If nonbelievers can do this, how much more should Christian children, who are raised in the faith of Christ, patiently bear the weaknesses and desires of their parents? We should imitate the sons of Noah, Shem and Japheth—who we as Germans have descended from—who covered their father’s shame. But alas, how often the mocker Ham is happy to tell others about the weakness of his parent. Ge. 9:21
All those who desire to make life better should be careful not to disrespect their father or seek to pull the wool over his eyes. This is not right! Sometimes parents are not as dumb as they are thought to be and they can catch the tricks of the children who are deceiving them.
There was once a student who thought he was much smarter than his father. The father felt—and told the son so—that his education was a waste of time and money. The father wished to test his education when the son arrived home, and asked him what he now knew that the father didn’t know. The son said maybe he could think of something later.
Not long afterward there were three eggs on the table at mealtime. The son thought he was ready to show his father what he had learned in school. The son asked the father if he knew that out of the three eggs, there were really five. The father said astoundingly that he couldn’t understand how that could be, but perhaps maybe the son had learned some new things. The son explained to the father that if you have three eggs, you also have two eggs. And … three plus two equals five!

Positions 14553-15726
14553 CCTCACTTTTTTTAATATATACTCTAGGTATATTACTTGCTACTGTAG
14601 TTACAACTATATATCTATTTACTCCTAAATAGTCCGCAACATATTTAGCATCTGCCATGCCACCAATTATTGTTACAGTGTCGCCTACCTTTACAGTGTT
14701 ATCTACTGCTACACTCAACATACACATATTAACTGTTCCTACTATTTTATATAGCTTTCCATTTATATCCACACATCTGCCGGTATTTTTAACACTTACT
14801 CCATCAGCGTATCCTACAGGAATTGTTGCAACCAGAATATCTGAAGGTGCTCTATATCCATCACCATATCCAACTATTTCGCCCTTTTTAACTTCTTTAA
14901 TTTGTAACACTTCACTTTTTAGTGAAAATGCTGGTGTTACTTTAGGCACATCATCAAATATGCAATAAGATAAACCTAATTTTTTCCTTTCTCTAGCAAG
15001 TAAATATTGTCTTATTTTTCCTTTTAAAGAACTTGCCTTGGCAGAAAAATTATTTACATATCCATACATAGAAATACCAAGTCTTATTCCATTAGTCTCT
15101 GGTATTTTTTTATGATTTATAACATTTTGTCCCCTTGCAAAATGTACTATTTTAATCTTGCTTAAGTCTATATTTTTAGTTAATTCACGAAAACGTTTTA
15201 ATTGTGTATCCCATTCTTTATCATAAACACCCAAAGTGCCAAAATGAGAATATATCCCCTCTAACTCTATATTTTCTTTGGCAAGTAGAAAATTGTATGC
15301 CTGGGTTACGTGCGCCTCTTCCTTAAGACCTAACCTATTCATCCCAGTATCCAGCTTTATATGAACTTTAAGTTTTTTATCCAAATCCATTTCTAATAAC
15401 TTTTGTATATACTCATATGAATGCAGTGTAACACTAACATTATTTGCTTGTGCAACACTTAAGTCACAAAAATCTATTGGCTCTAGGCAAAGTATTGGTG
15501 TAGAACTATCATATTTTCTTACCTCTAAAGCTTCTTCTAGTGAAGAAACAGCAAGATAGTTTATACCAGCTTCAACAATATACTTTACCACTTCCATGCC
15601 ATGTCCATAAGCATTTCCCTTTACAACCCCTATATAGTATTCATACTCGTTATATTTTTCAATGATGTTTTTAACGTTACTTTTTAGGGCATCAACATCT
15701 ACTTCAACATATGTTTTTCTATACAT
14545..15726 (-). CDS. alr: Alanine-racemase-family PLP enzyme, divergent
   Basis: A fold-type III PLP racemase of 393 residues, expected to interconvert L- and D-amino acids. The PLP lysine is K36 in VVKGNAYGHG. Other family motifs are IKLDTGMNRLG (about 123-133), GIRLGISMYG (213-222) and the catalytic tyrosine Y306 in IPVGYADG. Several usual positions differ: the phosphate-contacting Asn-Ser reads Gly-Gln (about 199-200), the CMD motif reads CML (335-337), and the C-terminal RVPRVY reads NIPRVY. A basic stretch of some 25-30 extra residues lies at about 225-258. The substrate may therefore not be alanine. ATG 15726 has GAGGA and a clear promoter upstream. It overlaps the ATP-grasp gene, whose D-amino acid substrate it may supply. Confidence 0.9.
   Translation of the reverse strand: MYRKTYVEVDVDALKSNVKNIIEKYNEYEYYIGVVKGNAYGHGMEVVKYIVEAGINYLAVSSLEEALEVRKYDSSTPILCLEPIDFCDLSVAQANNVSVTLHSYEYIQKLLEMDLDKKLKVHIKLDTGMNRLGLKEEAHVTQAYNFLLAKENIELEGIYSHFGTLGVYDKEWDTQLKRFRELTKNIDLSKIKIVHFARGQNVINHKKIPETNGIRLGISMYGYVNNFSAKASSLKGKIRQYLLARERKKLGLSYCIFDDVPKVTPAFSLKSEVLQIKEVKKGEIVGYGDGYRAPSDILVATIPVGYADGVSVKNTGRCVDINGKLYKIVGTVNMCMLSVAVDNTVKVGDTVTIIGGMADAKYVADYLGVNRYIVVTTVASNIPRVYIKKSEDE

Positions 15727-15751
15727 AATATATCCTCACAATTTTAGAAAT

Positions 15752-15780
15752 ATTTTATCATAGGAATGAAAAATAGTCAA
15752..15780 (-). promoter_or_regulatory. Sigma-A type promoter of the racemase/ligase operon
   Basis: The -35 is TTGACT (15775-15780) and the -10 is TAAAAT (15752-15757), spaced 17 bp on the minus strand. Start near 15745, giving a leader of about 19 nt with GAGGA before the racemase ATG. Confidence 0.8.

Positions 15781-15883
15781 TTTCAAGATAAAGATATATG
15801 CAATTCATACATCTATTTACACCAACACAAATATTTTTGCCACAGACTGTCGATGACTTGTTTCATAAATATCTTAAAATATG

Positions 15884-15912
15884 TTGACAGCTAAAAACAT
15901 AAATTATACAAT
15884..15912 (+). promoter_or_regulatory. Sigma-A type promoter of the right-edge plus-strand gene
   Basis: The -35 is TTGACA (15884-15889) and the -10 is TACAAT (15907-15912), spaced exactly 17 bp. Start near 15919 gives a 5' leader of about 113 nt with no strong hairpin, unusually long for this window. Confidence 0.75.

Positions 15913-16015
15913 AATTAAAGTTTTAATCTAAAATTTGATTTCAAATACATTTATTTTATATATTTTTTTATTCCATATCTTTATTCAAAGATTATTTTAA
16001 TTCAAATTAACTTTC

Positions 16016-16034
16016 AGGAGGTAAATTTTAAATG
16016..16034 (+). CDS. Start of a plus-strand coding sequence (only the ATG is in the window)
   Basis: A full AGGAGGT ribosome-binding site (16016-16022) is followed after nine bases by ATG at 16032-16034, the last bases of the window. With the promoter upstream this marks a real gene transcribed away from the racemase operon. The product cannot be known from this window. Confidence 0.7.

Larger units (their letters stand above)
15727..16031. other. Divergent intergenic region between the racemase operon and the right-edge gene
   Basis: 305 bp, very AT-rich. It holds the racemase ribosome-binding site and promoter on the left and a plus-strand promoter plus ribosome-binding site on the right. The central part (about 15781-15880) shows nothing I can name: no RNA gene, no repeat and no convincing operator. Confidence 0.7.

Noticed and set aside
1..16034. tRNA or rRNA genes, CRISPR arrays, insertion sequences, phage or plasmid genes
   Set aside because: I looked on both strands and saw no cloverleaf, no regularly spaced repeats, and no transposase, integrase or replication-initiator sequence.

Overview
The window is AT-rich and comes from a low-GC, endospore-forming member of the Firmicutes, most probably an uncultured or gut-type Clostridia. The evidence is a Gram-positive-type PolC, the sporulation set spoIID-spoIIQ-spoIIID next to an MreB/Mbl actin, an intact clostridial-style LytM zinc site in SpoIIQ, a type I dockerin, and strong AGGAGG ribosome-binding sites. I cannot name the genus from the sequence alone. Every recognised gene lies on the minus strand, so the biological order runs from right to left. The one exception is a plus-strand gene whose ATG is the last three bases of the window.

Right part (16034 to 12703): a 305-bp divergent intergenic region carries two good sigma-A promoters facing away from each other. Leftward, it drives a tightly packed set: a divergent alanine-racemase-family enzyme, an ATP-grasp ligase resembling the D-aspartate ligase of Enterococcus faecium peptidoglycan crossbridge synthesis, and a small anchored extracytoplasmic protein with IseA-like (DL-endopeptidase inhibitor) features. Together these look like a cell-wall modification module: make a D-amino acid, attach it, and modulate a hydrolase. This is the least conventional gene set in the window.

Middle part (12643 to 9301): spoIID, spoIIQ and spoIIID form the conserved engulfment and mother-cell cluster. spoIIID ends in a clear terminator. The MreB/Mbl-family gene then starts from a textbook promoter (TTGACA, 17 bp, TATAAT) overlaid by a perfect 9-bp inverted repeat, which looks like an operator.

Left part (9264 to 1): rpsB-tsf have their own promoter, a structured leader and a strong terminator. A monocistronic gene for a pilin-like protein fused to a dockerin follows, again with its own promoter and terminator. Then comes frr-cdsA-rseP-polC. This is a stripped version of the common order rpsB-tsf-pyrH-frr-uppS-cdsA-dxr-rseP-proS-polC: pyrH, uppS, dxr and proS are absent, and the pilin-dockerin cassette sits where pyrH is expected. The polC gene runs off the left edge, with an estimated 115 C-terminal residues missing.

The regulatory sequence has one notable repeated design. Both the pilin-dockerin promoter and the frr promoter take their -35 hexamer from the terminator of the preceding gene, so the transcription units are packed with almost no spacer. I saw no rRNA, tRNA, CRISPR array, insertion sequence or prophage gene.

The father told the son that he could have the two extra eggs, and he the father would eat the three on the table. The poor student could not get ahead of his father!1 ~
1 Peter Jansz Twisck (1565-1636), A Father’s Gift, trans. by Titus B. Hoover (Port Trevorton, PA: Titus Hoover, 1982), 47-52.